The Indians handed a game away they should of won because of poor defense and a lack of clutch hitting. You can throw in bad base running to this 4-3 loss to Seattle as the Tribe can’t seem to get out of their own way since the All-Star break.
Lets change course and start in the ninth inning, with the Indians down one. Much maligned Mark Reynolds broke a 3-42 slump with a leadoff single against closer Tom Wilhelmsen. He was immediately replaced by pinch runner Drew Stubbs. Lonnie Chisenhall, another one the Tribe’s current question marks, did not bunt, but instead came through with a single right up the middle. The speedy Stubbs advanced to third and the Indians looked like at a minimum, they would tie things up. Mike Aviles came on to run for Chisenhall. Yan Gomes, already with two hits, hit a ground ball to Kyle Seager at third. He looked Stubbs back to third and threw across to second to get Aviles. The problem was for some odd reason, Stubbs took off for home and then completely stopped halfway down the line. He was eventually tagged out, killing the Indians comeback attempt right there.
It was just a horrific decision by Stubbs.
“Without a doubt, I hesitated and it cost us,” said Stubbs. “As soon as he went to second, I should have gone. I think I would have scored.”
The Indians last chance was Michael Bourn, who struck out to end the game. The thing is, they should have never been in this situation to begin with.
Zach McAllister was making his first start since the beginning of June and must have felt like his defense was playing a welcome back prank on him. With the Tribe leading 1-0 in the first inning thanks to an Asdrubal Cabrera RBI single, McAllister watched as his defense did their best Little League impression. With two out and a man on first, Kendrys Morales hit a sure out grounder right to Jason Kipnis at second and he booted it. The next batter was Seager who hit a hard one hopper right at Reynolds at first. Big Mark did his best Roger Dorn impression, ole style, letting the ball completely get by him instead of putting his body in front of it. Seager was given a generous RBI double as Nick Franklin scored. It should have been ruled an error. Before being retired to end the inning, Justin Smoak hit a pop fly to foul ground, which was dropped by Chisenhall for another error.
So if you are scoring at home, McAllister essentially needed to record six outs in the first inning. A five and fly became inevitable.
Gomes put the Indians back ahead in the second, crushing an upper-deck, two-run home to left against Seattle starter Erasmo Ramirez. But then, once again, the Wahoo scoring just stopped. But the Mariners kept at it. They didn’t score in the bottom of the second, but Chisenhall made another error, this one of the throwing variety. That is now four he has made since the break.
Seattle got to McAllister in the third. Raul Ibanez and Morales connected on back to back doubles to start the inning. Seager singled, but Morales was thrown out at home on a great block of the plate by Gomes. After Smoak struck out for the key second out, it looked like McAllister may wiggle out of the jam without giving up the lead. However, Saunders doubled, moving Seager to third. Seager would tie the game, coming home on a wild pitch. Seattle then took the lead on a Mike Zunino RBI single. Too many McAllister’s pitches in the third were up. He clearly looked a tad rusty, but managed to get through five innings, no thanks to his defense.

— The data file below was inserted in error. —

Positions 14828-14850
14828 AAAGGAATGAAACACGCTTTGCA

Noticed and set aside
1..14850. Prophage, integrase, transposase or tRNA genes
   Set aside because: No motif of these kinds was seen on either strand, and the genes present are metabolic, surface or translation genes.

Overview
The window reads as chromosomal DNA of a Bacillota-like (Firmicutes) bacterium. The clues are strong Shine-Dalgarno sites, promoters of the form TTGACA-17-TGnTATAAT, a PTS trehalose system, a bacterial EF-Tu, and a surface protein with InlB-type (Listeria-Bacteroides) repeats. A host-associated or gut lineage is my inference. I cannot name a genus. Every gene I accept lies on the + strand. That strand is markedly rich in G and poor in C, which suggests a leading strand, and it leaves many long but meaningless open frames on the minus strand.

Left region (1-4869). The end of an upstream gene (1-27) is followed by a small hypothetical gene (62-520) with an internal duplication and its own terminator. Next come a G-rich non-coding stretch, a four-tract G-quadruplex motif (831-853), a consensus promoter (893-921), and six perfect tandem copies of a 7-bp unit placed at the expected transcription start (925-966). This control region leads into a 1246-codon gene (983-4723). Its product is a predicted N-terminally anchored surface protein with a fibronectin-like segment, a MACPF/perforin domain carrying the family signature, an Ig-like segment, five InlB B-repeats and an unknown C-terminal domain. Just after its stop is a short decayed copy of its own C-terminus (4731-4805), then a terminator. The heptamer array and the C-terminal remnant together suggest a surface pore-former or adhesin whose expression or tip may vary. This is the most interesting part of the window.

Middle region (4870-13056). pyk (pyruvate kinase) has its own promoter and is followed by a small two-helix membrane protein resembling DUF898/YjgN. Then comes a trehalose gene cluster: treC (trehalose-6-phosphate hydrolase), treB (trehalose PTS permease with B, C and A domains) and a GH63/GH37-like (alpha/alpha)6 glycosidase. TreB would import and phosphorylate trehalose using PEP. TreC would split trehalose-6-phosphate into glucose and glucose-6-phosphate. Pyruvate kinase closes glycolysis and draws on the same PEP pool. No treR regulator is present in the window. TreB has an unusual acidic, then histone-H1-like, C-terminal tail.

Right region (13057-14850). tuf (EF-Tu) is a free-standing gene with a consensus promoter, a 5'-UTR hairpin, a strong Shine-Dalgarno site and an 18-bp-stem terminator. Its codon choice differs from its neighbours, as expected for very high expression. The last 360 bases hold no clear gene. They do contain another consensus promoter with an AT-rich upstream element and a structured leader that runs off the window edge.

“He kept his composure,” Francona said. “First time back, hadn’t pitched in a while, and we’re making him throw a lot of pitches. So, I thought he did a pretty good job.”
The offense had plenty of opportunities to get back at Ramirez and the Seattle pen, but again they failed to scratch anything across. They put their leadoff man aboard in the fifth on a Nick Swisher bloop single, but he was quickly erased on a Kipnis double play. Michael Brantley led off the sixth by singling off of Ramirez, but he too went nowhere as Carlos Santana grounded into a double play of his own. Gomes started the seventh with an infield single but never got past first base.
You already know what happened in the ninth.
“Obviously, we need to win tomorrow,” Indians manager Terry Francona said. “But we need to get back home, get out there and get some early work in, because we’re not catching the ball very well.”
The defense certainly isn’t helping matters, but the offense continues to be the real issue. The Indians have lost four of five to Minnesota and Seattle, but the scores of 3-2, 3-2, 2-1, and 4-3. The Tigers won again in Chicago 6-2 and the Wahoos lost another game of ground in the AL Central race.
“We can’t worry about the Tigers,” said Stubbs. “We just have to play our game. If this team plays the way it’s capable of doing, we’ll be just fine at the end.”
This was as frustrating a loss as we have seen all season, and there have been some doozies of late. The good news is that they get right back on the field this afternoon at 3:35 EST. The Mariners have now won eight in a row and go for the sweep sending lefty Joe Saunders (9-8, 4.28 ERA) to the mound. The Indians will send their own left-hander, Scott Kazmir (5-4, 4.30 ERA) to stop the mini two-game skid.
(AP Photo/Elaine Thompson)